While the world was busy helping Iran benefit from the nuclear deal, new charges came to light linking Iran to a different type of military activity – cyber attacks against the US in the years 2011-2013, leading to new public accusations against Iran by the US.
According to the recent indictment, the hackings – which were carried out by seven Iranians with ties to Iran’s government and Revolutionary Guards Corps (IRGC) – targeted 46 banks, financial institutions, and their customers across the US, for as many as 12 hours at a time. The state-sponsored hackers also attempted to gain control of a dam in a suburb of New York City, albeit unsuccessfully.
Although the suspected hackers were indicted in recent weeks, Iran went on denying the allegations that they were tied to its government, claiming that it was a victim of cyber attacks rather than a perpetrator. News outlets, however, pointed to the existence of an Iranian “cyber army,” commanded directly by the IRGC, in which Iran began investing heavily following the Green Movement protests of 2009. According to Al-Arabiya’s Majid Rafizadeh, as the high-profile hackings would suggest, this cyber-force is engaged in offense rather than defense.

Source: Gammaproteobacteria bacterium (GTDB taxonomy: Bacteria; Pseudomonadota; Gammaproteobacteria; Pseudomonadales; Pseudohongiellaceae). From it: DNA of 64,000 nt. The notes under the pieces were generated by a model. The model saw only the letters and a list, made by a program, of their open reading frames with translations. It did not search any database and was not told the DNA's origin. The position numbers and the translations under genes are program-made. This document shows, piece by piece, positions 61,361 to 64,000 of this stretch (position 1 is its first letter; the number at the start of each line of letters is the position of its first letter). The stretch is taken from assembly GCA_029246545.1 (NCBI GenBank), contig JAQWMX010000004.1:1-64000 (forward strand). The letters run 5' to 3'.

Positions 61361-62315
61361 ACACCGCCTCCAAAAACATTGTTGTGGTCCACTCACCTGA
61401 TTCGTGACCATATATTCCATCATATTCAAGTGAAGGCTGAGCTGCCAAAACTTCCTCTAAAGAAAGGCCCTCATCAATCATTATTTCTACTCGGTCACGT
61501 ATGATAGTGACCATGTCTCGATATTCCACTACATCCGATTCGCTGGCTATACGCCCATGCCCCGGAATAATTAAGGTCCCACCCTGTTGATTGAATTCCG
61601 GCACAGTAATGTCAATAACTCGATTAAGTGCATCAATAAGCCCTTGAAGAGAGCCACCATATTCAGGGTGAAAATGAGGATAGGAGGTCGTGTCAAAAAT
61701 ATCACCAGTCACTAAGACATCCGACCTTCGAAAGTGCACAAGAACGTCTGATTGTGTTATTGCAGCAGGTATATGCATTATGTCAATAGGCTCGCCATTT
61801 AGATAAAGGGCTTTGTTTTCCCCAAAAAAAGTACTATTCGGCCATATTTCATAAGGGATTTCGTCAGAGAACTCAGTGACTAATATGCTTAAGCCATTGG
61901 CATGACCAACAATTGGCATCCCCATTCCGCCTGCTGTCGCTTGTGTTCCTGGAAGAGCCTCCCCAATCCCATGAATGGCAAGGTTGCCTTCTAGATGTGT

What does this mean for the future of Iran’s relations with Western nations?
Although the alleged cyber attacks took place a few years ago, accumulating evidence shows that not only has Tehran not ceased its dangerous “cyber army” activities, but it is on an increase. The Tower, in an article termed “Iran has built an army of cyber-proxies” states “when it comes to supporting these private cyber-actors, Iran is the worst offender. And the longer we wait, the more powerful they will grow”.
Time magazine, for example, warns that cyber-crime is the future of warfare, giving Iran the ability to damage vulnerable “critical infrastructure” anywhere in the world (a database of which, according to this report, it has already begun to build).
Some media outlets tied the cyber-crime issue to that of Iran’s recent provocations in the missile department. Administration officials, according to the Washington Post, stated that the unsealing of the indictment against the Iranian hackers could lead to the imposition of further sanctions against Iran, specifically for malicious cyber activity.
It’s difficult to mistake these signs of enduring hostility for signals of rapprochement.